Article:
Tag Archives: pro-life

(Some of the Reasons) Why Slavery Has No Place in the Abortion Debate

Laurie and Debbie say:

As the battle for women’s reproductive rights heats up to even more insane levels, certain right-wing anti-abortion fanatics are comparing the rights of fetuses to the rights of slaves. (Never mind that some of these same people also want to repeal the 14th Amendment, which freed the slaves. We’re not going there.)

We found this through a superb post from scatx at Speaker’s Corner, which we’ll quote from as we go along. But read the whole post and the comments.

Rick Santorum, former United States senator and a probable Presidential candidate in 2012 (!) has said:

For decades certain human beings were wrongly treated as property and denied liberty in America because they were not considered persons under the constitution. Today other human beings, the unborn of all races, are also wrongly treated as property and denied the right to life for the same reason; because they are not considered persons under the constitution.

Simplistic fanatical claims like this one can sound almost convincing until you take a minute to notice that they are looking at an extremely narrow slice of what is always an extremely complex story. The simplification usually involves taking into account a tiny fraction of the viewpoints involved, and acting as if many of the central people and forces in the story simply don’t exist.

Santorum didn’t invent this analogy and he’s not the first prominent politician to use it, by any means. Ta-Nehisi Coates has one response which we think is particularly important.

The analogy necessarily holds that the enslaved were the equivalent of embryos–helpless, voiceless beings in need of saviors. In this view of American history, the saviors, much like the pro-life movement, are white. In fact, African-Americans, unlike, say, zygotes, were always quite outspoken on their fitness for self-determination. Indeed, from the Cimaroons to Equiano to Nat Turner to Harriet Tubman to the 54th regiment, slaves were quite vociferous on the matter of their enslavement. It is simply impossible to imagine the end of slavery without the action of slaves themselves. And it is equally impossible to say the same about the end of abortion, if only because fetuses are generally incapable of egressing from the womb and setting up maroon societies, publishing newspapers or returning to the womb to “liberate” other presumably endangered fetuses.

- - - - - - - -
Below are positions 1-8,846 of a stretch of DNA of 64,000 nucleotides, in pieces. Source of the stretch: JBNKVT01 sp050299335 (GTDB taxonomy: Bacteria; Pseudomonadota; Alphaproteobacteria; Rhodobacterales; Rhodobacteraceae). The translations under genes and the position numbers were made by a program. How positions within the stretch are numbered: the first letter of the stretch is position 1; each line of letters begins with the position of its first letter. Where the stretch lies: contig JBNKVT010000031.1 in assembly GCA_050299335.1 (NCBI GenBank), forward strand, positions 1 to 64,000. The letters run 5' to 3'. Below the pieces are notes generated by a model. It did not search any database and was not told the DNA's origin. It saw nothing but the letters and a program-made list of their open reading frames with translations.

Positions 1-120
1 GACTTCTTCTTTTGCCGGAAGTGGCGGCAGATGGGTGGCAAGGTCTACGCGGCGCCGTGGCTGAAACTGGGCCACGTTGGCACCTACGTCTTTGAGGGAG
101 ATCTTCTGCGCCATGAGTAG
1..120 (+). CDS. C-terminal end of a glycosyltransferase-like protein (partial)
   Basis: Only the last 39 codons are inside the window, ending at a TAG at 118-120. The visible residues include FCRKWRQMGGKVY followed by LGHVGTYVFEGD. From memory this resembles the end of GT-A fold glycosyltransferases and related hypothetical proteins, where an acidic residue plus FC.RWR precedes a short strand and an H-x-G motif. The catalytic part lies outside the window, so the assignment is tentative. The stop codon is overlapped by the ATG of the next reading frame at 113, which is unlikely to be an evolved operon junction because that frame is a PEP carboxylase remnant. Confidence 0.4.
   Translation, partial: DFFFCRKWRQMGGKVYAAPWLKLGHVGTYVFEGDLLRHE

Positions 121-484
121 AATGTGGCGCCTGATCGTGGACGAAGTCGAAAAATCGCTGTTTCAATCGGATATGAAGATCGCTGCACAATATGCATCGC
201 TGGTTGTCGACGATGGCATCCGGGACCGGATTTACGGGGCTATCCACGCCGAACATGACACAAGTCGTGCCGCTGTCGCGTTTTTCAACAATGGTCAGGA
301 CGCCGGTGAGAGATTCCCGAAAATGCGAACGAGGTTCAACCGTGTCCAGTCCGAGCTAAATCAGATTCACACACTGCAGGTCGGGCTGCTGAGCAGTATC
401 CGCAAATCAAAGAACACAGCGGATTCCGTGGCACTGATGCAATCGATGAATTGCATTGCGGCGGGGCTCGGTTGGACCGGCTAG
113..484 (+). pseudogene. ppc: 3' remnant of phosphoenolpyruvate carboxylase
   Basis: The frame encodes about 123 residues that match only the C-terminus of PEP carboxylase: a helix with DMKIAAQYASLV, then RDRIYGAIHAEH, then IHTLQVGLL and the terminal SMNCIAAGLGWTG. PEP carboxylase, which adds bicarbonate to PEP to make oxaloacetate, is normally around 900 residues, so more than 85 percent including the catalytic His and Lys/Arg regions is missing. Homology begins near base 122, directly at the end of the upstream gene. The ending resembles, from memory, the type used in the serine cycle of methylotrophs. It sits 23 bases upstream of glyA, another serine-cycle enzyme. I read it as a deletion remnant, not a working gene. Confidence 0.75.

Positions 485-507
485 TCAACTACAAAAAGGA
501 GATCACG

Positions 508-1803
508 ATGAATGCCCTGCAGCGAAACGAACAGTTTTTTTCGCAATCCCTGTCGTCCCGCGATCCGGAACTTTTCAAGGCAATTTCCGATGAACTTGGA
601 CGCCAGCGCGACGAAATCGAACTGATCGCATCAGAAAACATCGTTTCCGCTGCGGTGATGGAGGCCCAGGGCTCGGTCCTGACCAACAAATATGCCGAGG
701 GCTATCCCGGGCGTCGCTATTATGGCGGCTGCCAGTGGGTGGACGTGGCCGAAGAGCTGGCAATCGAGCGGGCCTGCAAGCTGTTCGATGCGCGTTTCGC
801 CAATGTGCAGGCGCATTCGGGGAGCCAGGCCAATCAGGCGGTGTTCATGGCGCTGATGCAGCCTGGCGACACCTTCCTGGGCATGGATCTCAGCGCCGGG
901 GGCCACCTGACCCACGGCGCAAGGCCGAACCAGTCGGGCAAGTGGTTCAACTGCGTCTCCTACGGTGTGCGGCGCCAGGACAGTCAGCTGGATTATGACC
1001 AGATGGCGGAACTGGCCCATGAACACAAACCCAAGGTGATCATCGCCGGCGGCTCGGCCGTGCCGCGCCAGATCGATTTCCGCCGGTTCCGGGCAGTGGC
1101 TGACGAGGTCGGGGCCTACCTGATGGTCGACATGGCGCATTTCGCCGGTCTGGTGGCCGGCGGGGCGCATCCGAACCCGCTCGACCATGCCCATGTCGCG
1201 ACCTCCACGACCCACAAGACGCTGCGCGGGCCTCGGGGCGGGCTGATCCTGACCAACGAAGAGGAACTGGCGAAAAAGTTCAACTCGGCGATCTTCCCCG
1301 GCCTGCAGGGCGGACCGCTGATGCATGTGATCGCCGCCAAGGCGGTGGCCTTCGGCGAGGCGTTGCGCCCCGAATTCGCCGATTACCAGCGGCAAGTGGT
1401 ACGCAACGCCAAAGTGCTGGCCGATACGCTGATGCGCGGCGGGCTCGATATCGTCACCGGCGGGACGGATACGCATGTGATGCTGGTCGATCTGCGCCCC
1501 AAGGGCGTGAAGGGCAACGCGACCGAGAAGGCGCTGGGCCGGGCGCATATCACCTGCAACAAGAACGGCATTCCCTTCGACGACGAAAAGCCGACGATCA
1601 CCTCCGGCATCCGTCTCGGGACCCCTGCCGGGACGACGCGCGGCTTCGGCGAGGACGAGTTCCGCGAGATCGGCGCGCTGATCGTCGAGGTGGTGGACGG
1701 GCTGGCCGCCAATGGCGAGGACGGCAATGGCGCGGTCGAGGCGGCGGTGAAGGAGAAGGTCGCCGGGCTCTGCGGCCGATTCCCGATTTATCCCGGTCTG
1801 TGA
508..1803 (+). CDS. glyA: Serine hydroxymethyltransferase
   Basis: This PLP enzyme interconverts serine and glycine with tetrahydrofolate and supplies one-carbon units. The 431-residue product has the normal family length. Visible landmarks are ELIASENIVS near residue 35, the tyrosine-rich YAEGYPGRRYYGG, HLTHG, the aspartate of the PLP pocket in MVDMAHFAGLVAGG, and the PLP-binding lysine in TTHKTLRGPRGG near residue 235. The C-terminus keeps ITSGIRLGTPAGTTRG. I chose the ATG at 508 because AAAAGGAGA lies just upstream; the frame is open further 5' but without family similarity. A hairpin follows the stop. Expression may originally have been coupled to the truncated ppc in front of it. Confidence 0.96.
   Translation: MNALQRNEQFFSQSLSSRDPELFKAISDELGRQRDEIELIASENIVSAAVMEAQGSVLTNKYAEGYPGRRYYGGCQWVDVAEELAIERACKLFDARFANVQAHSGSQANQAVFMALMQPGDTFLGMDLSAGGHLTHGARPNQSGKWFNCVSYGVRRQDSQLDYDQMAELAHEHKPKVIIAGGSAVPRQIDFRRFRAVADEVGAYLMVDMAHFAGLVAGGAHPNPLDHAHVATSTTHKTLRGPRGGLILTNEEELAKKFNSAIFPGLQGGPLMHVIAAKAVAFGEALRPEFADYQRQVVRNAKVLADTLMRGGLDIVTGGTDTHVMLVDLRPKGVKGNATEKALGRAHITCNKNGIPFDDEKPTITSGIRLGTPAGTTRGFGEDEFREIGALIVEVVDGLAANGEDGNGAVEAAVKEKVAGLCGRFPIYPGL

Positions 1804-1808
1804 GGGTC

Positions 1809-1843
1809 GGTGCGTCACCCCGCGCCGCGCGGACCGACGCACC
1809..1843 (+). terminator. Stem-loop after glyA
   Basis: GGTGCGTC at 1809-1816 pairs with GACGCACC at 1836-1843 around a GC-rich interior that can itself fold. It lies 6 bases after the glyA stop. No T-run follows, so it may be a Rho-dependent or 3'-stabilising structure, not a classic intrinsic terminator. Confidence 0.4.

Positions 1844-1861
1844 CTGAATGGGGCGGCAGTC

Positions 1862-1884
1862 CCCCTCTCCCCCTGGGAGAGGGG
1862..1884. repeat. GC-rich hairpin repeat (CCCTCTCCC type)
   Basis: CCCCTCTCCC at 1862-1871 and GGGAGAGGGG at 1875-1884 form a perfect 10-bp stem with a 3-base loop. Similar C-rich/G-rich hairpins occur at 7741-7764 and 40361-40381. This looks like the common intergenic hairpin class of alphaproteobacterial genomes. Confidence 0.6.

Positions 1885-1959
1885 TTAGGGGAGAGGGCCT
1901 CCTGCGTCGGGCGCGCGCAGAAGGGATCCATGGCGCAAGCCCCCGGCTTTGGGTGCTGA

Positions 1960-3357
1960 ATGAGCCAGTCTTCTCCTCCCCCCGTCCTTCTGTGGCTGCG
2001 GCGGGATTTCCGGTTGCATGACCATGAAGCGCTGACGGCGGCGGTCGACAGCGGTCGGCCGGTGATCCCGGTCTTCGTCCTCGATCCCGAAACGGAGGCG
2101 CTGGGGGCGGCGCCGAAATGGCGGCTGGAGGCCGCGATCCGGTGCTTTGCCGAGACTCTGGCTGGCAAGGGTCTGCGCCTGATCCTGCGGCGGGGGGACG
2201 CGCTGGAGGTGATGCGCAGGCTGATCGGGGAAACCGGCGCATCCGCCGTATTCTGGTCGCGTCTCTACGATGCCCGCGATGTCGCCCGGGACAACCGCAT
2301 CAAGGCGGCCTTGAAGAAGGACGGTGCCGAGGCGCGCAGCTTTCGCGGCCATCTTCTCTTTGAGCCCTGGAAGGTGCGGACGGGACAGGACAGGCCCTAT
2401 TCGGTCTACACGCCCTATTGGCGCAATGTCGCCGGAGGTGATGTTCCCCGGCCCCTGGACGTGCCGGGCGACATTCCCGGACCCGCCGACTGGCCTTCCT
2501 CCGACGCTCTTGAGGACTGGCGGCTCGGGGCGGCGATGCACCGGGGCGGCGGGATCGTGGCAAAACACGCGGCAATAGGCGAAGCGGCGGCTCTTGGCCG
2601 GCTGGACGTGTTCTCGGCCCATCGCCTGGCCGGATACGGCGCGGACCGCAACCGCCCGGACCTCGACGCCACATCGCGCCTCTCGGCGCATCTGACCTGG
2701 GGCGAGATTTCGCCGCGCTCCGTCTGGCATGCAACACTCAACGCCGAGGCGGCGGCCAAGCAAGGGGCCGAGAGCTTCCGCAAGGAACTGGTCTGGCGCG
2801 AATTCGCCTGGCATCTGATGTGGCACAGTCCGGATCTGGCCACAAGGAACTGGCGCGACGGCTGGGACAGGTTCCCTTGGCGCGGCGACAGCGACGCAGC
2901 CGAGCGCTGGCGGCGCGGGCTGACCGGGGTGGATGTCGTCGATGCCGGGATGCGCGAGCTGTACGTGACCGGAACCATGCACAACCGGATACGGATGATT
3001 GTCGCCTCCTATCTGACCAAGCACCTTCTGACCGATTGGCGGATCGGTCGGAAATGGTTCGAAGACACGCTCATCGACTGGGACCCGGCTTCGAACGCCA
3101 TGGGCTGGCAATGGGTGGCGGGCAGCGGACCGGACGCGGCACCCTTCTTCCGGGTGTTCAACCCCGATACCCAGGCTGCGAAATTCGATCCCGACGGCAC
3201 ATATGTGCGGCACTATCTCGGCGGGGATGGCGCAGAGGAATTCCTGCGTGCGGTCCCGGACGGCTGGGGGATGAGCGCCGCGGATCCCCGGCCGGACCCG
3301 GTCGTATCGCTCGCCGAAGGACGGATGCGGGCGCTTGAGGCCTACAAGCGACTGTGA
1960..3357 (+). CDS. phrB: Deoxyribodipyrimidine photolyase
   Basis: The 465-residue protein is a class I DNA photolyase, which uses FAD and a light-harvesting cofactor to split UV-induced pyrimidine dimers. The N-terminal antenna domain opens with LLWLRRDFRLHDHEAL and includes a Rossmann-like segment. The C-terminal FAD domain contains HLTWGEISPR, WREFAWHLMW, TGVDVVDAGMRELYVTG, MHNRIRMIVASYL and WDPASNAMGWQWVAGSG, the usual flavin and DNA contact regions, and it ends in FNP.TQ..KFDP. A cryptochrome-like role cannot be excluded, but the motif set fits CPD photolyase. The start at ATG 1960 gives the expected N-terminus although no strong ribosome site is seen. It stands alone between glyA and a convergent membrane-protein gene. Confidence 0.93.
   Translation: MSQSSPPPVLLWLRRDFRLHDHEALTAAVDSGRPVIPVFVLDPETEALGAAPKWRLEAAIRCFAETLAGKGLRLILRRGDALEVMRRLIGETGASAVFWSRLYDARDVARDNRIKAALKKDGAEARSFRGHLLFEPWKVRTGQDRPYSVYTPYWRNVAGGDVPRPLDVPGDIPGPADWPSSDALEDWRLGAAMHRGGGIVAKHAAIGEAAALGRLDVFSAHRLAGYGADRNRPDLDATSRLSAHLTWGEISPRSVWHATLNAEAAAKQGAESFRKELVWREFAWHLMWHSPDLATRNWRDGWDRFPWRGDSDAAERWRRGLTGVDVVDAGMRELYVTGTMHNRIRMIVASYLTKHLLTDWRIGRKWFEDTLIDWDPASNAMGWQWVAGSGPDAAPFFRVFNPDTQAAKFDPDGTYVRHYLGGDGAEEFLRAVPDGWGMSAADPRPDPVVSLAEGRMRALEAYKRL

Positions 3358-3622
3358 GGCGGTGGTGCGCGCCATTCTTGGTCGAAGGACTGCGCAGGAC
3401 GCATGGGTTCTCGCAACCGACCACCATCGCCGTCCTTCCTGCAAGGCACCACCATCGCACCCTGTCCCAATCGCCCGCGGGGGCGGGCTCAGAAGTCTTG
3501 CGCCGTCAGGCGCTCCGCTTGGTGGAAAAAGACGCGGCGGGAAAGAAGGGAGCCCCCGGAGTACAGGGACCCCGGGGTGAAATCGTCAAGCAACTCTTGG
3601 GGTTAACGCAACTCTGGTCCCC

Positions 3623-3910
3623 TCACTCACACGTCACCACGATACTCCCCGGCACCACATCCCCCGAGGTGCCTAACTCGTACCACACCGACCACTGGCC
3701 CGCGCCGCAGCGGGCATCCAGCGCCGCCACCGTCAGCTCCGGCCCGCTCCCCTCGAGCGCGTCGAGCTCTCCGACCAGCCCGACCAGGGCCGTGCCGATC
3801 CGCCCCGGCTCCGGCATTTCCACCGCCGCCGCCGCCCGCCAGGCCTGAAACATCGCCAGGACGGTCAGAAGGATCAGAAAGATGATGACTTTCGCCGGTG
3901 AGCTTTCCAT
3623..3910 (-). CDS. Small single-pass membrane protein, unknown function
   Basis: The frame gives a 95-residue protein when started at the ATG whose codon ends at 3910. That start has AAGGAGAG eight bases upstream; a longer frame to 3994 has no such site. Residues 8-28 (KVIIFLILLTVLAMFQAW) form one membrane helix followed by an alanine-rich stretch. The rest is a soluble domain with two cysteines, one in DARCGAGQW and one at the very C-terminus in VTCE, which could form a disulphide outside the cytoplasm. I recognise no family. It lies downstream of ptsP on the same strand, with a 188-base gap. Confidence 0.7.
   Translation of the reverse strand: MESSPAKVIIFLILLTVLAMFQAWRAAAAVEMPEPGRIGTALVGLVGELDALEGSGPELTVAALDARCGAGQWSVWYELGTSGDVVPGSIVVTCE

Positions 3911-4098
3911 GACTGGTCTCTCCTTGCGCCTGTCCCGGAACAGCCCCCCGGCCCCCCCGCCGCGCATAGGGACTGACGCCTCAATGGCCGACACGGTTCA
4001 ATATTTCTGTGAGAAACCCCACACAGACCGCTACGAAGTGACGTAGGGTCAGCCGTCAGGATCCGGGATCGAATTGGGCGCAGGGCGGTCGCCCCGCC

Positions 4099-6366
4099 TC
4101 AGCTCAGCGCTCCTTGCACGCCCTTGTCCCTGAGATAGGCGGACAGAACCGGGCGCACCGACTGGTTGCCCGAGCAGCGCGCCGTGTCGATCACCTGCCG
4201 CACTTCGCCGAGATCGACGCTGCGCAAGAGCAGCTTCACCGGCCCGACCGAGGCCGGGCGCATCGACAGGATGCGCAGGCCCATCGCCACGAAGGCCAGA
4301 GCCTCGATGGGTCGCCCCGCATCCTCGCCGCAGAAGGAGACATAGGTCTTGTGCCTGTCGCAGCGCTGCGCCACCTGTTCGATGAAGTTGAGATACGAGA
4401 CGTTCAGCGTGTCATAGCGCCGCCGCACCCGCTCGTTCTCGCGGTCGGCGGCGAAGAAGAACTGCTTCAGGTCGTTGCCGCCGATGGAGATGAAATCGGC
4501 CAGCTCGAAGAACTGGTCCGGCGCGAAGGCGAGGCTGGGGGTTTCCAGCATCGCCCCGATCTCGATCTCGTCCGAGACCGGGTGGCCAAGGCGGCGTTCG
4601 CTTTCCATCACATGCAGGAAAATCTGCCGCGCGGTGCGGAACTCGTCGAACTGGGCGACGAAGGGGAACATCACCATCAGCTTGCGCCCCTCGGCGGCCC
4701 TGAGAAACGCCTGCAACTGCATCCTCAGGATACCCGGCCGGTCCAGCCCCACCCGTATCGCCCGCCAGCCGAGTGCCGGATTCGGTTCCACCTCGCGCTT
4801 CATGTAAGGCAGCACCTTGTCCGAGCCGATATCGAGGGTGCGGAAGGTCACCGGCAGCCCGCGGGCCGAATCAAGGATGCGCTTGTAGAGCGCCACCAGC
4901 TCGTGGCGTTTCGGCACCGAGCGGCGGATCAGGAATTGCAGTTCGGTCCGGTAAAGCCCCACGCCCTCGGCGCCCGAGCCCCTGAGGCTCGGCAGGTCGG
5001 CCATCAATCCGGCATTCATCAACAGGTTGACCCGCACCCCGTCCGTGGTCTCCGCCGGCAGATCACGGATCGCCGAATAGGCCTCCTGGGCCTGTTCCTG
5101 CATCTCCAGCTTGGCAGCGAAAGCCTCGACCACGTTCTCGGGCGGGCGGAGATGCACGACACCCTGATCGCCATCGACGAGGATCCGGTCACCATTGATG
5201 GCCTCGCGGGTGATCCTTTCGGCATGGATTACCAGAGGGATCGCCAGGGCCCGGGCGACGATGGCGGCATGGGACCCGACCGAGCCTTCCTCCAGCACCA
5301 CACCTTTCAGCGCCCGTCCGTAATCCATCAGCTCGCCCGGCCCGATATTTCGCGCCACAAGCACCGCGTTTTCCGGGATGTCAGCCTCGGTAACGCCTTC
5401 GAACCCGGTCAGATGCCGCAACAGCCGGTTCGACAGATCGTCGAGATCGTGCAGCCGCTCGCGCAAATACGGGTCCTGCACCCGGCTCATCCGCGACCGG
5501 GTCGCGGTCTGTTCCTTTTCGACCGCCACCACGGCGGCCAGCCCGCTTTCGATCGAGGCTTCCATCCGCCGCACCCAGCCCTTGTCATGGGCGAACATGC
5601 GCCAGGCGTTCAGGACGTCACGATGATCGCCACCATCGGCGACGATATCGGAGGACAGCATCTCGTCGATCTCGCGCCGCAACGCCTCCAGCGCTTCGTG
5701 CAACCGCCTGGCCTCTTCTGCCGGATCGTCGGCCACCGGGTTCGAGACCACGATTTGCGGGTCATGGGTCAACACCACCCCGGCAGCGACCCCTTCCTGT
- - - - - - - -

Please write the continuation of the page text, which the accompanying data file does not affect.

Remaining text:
So one thing Santorum and his ilk are doing is erasing the agency, desires, and struggles of slaves.

Another thing they are doing is erasing the question of lives inevitably linked to other lives: notice the absence of mothers from this argument. Coates speaks to that also in an older post on the subject:

If you’re going to compare abortion and slavery, then, by God, understand that whereas mothers choose every day whether to bring children to term, no slave-master ever chose to have his slave escape. (To say nothing of comparing mothers with slave-masters!! Fuck, my brain is hurting.)

Scatx takes yet another tack, by pointing out and examining the role of slave women in this analogy and in the real world:

This reading of history removes the enslaved female all together (which is, incidentally, how much of the history of the enslaved is written – “the enslaved” is assumed to be male unless otherwise noted. …)

When people talk about slavery and abortion as if they existed in two separate realities, they are ignoring so much and giving enslaved women very little credit and no agency. At the same time … having a child as an enslaved woman was not the wonderful thing we like to imagine motherhood and childhood to be. I think that is really important when we think of the institution of slavery, abortion nowadays, and the history of enslaved women.

Here’s more from scatx:

… looking back through the lens of history and the eyes of enslaved women, the intersection of slavery and abortion doesn’t teach us that abortion is wrong and evil and inhumane. Instead, it teaches us that the lives of women are complicated, often dependent on resources and support beyond themselves, dictated by people whose interest in their bodies are divergent from their own and callously so. Also, it shows us that the moral arguments around abortion often exist in direct relationship to larger ideas about economics and who has the right to a woman’s body.